Understanding the Income Tax Exemption for Sikkimese

By Satyabrat Sinha

In a recent judgement, on 13 January 2023, the Supreme Court (SC) of India extended Income Tax (IT) exemption to the ‘Indian-origin’ old settlers of Sikkim and to Sikkimese women married to non-Sikkimese.1 The old settlers, most of whom are Marwaris, will now be treated equivalent to the people of Sikkim who are recognized as Sikkimese for the purpose of IT exemption. So far, only Scheduled Tribes residing in Sixth Schedule areas and so recognized as native or local had IT exemption. The inclusion of an immigrant group into the differentiated citizenship regime in North East India is both, an opportunity to address grievances of non-local communities and at the same time a source of fear to communities identified as native and local.

Fulltext PDF

Re-Imagining India’s Northeast: Beyond Territory and State

By Prasenjit Biswas

Northeast India is doubly displaced within the Constitutional nation-space: as a political-territorial space of the nation, it is still a “periphery”, while as a culturally specific locale its difference is misrecognised. Although the discourse of development normalises the space of difference, in the case of Northeast, it produces a disjunction between the “developmental ensemble” and the lived and the experiential world of multitudes. This disjunction can be thematised in the opening and the closure of the region in the logic of exclusivity in the very operation of the Constitutional mechanism. Suffice it to say that the logic of power privileges a discourse of “top-down” instrumentalist development over and against the primacy of the constitutional forms of justice and equity. The inherently communitarian character of resource distribution and ownership is significantly distorted and altered by the process of “mainstreaming” that the constitutional mechanism simultaneously upholds and debars. The contest between ethnic-communitarian sphere and the civic domain produces a dialectics of containment for both the State and the community.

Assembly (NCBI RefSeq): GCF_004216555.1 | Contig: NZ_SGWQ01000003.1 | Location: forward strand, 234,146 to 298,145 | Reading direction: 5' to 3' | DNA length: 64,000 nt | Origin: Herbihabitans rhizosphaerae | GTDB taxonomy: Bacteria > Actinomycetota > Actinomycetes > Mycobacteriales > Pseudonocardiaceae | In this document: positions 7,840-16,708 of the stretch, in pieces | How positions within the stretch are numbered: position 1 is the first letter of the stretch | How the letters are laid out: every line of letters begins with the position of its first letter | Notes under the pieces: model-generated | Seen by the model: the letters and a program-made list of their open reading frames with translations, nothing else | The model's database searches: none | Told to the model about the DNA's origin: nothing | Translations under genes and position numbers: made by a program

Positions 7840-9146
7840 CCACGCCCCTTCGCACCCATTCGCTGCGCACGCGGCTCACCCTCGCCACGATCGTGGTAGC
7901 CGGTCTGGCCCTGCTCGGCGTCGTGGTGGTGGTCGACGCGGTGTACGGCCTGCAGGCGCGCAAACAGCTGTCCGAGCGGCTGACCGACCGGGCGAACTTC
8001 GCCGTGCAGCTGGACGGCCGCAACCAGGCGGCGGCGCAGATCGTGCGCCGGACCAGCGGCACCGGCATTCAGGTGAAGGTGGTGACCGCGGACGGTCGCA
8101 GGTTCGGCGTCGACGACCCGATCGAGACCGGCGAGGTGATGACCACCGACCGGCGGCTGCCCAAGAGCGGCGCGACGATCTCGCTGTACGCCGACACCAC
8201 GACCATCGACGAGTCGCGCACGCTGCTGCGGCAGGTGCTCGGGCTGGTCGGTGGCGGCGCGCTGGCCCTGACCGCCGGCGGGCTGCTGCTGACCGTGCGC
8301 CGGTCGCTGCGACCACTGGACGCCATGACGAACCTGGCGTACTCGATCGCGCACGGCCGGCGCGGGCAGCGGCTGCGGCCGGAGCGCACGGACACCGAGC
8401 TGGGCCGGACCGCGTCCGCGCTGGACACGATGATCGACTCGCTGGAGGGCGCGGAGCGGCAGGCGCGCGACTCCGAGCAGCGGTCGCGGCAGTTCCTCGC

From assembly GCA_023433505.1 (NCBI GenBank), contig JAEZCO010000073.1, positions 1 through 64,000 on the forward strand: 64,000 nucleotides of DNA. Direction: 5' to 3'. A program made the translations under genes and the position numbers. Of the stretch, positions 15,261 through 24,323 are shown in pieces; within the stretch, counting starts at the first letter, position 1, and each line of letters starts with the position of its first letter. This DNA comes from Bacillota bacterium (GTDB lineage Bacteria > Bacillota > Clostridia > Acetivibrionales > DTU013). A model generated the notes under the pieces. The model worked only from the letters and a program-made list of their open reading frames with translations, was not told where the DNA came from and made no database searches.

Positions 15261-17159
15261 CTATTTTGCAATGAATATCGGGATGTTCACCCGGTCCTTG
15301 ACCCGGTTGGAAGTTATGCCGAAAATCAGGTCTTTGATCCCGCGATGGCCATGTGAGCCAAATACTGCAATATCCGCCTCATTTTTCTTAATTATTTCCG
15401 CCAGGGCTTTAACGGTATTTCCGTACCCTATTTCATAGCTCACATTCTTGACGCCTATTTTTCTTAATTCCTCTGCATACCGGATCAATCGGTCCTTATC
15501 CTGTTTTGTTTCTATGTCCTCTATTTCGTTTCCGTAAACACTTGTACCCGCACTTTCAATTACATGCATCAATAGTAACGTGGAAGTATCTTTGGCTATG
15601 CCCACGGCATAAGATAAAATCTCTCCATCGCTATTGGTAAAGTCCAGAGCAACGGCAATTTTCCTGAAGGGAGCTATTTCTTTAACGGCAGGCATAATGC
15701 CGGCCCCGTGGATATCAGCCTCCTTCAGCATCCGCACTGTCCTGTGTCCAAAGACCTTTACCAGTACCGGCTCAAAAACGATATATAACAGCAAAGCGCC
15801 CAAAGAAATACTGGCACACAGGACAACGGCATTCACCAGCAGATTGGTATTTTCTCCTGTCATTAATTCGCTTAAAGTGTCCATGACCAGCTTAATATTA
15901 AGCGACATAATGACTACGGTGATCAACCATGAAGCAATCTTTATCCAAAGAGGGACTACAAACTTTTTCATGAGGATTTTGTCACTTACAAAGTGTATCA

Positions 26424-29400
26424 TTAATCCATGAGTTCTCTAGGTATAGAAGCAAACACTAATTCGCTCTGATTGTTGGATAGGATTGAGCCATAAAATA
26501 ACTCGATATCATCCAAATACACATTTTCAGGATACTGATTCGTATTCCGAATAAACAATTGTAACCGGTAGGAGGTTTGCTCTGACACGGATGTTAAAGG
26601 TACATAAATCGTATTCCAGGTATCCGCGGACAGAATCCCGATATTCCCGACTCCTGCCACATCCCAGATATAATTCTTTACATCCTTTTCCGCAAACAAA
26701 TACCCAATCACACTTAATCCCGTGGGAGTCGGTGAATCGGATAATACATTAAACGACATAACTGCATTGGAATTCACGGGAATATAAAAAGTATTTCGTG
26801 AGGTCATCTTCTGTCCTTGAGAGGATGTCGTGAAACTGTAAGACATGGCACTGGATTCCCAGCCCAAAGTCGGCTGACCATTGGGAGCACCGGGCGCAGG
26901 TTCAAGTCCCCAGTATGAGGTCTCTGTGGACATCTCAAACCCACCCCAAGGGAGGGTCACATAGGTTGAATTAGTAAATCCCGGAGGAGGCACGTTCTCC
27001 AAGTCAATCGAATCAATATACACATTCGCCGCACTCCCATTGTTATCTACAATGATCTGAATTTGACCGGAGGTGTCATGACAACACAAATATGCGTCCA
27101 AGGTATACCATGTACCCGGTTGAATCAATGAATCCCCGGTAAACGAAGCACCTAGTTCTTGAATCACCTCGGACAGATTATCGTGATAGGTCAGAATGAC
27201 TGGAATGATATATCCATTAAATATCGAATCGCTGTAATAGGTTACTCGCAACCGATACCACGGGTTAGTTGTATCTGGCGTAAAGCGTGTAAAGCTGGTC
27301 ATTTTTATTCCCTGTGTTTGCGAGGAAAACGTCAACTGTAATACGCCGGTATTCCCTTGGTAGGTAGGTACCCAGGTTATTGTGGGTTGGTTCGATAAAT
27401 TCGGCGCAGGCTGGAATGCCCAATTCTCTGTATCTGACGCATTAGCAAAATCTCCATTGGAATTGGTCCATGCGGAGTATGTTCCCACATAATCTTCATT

Fulltext PDF

Artificial Intelligence and Endangered Languages

By Thongkholal Haokip

The increasing use of virtual digital assistants and multilingual neural machine translation services, which use artificial intelligence to recognise and respond to voice commands or translate voice into text of another language, could increase language endangerment, particularly indigenous peoples who are in the category of critically endangered languages with few thousand, or even less, speakers around the world. The use of natural language processing technology is also unlikely to be extended in the preservation of such languages which has no market value, unless governments or philanthropic and nonprofit organizations intervene on this particular matter.

Fulltext PDF